at least, have no desire to show tolerance on their own part. When
Don Stainsby wrote his column on
capitalism, it was not enough to
criticize what he wrote—the author
was subjected to personal abuse as
well, Moreover one Harold Dean
is not content with criticizing the
views of Mr. Cole, but has attacked
him as "ridiculous . . ." and again
makes an obviously personal attack
:m the writer. If anyone dares to
criticize their views or even to defend i ther than communist-approved
ones it would seem that, "a personal  attack,   is  very  bad  taste"
I hope that there are some people
who will see my point, and will agree
that criticism or a difference in opinion does not necessitate a vicious personal attack, but can be debated or
discussed with civility and even good
manners. MIKE  LAKES
Noted Lecturers
At Summer School
Two noted instructors have been
re-appointed to the University of
British Columbia summer school, it
was announced recently by the
President's office.
They are Lister Sinclair, Canadian
poet and dramatist and one of the
principal contributors to the "Stage
47" program and Theodore Viehman,
American drama director.
Sinclair will instruct a course in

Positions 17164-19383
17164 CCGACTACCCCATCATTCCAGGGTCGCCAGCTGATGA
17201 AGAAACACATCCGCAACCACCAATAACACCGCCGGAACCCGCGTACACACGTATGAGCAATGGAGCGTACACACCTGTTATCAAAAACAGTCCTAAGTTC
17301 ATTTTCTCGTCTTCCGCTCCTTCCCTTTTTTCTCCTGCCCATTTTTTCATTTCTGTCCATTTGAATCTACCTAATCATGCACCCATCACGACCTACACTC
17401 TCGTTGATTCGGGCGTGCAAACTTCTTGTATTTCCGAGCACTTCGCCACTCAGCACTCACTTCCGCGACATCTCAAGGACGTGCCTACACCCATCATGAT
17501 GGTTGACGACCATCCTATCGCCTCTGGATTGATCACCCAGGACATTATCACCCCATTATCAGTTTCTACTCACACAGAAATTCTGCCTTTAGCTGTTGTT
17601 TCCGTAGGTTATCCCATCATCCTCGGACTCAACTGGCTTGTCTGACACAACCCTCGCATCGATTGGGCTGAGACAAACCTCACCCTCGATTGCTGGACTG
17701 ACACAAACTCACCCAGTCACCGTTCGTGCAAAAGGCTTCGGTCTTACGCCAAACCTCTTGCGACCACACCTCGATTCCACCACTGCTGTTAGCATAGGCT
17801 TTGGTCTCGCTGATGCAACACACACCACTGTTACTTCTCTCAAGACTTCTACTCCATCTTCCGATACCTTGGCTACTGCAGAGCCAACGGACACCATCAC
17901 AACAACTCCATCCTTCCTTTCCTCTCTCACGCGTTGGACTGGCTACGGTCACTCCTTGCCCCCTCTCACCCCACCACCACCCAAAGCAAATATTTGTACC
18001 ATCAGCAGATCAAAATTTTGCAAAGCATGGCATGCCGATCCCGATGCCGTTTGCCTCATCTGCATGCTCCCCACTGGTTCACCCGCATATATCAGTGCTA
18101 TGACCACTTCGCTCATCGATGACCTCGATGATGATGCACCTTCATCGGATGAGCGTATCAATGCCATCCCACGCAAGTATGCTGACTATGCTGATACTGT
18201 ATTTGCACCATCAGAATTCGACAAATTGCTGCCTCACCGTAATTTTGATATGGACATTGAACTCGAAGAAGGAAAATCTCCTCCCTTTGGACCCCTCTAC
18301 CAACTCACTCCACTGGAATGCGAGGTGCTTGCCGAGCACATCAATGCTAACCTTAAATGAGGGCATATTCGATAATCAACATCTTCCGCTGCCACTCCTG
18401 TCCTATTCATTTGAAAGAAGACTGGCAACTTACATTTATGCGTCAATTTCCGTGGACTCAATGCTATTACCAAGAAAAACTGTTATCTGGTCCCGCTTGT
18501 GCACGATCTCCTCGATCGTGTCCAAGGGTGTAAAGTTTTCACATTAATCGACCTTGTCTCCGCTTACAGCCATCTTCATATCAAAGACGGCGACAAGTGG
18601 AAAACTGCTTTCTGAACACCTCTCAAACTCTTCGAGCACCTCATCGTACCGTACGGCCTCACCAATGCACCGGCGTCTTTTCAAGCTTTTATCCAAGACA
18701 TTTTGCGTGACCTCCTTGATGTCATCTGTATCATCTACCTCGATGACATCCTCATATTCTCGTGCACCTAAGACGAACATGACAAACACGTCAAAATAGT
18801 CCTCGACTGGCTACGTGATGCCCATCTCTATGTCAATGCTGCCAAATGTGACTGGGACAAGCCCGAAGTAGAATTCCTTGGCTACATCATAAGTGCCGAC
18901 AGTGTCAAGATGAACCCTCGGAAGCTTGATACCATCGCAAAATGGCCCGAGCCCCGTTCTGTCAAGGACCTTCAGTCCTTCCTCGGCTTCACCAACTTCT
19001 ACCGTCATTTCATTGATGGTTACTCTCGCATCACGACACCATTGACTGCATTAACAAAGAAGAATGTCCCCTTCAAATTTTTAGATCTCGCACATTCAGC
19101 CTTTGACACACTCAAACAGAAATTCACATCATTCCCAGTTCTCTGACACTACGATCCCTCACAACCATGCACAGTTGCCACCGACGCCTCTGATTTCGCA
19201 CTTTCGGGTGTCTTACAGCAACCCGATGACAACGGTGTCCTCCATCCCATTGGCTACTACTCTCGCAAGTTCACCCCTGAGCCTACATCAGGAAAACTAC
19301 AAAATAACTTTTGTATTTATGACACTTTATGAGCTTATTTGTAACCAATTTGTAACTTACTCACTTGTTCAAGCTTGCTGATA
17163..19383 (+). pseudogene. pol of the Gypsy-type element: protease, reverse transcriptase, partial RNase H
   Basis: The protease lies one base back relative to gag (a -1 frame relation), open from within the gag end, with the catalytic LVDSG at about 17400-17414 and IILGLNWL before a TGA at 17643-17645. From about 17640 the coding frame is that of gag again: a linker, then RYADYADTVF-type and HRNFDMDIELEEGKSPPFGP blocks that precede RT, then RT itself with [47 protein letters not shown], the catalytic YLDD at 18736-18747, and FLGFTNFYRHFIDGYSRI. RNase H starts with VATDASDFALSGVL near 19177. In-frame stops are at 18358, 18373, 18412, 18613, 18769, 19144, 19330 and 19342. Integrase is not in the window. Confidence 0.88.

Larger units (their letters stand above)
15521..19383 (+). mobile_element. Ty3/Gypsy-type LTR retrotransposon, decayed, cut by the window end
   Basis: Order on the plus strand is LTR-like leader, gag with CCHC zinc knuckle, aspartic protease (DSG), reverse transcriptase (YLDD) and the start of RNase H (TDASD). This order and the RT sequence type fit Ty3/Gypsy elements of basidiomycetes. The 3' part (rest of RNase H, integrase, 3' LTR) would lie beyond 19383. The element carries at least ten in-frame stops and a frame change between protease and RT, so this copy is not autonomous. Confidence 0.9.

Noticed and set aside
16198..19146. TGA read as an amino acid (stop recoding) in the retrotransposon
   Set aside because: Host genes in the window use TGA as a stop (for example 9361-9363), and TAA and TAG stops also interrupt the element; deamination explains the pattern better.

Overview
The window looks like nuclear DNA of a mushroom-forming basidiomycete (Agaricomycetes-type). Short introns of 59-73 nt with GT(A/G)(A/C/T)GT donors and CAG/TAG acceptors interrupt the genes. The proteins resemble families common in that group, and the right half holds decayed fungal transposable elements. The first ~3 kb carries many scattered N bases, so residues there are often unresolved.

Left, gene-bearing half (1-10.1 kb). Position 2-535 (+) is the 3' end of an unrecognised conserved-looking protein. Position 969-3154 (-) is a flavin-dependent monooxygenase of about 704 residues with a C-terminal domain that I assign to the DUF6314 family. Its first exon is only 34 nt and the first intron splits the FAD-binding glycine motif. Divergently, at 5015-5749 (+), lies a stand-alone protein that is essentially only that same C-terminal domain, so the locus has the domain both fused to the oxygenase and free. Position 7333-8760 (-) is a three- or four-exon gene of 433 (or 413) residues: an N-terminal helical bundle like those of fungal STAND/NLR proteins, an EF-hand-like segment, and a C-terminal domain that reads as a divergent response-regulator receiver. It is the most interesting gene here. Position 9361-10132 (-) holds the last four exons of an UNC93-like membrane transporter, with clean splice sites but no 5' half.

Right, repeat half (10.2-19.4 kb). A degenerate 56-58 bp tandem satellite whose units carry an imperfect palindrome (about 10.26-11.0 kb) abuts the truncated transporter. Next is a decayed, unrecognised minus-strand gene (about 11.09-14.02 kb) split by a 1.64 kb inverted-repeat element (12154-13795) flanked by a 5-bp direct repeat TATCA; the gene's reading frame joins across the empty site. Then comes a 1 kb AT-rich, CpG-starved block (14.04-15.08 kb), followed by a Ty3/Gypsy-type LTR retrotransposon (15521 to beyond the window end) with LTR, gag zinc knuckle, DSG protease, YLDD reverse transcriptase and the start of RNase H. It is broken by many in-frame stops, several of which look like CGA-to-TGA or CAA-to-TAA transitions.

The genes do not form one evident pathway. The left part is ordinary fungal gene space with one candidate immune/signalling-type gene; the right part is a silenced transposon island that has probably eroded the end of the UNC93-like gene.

radio writing, while Viehman will be
in charge of classes in directing in
the school of the theatre and will
again produce the major production.
The radio course will be divided
into two sections. A lecture section
will be given two hours daily and
be open to all, and a workshop section,
four hours daily, will be limited to
twenty students.
Demonstration and laboratory
classes will be conducted in the Vancouver studios of the Canadian Broadcasting Corporation, in cooperation
with the CBR production staff.
Last summer, Mr. Viehman directed tho major production of the 1946
summer session, "I Remember Mama."
He is at present director of the Little
Theatre in Tulsa, Oklahoma.
Miss Dorothy Somerset, supervisor
of drama for the department of extension, is director of the UBC summer school of the theatre.
Additional information concerning
these courses may be secured from
the extension office.
Fee for the radio lecture course is
$15; radio workshop, $30, and the
drama course $30, plus $2 as a laboratory fee.
McGill Parliament
Keeps CCF Gov't
By The Canadian University Press
MONTREAL-McGill University's
Model Parliament sustained its CCF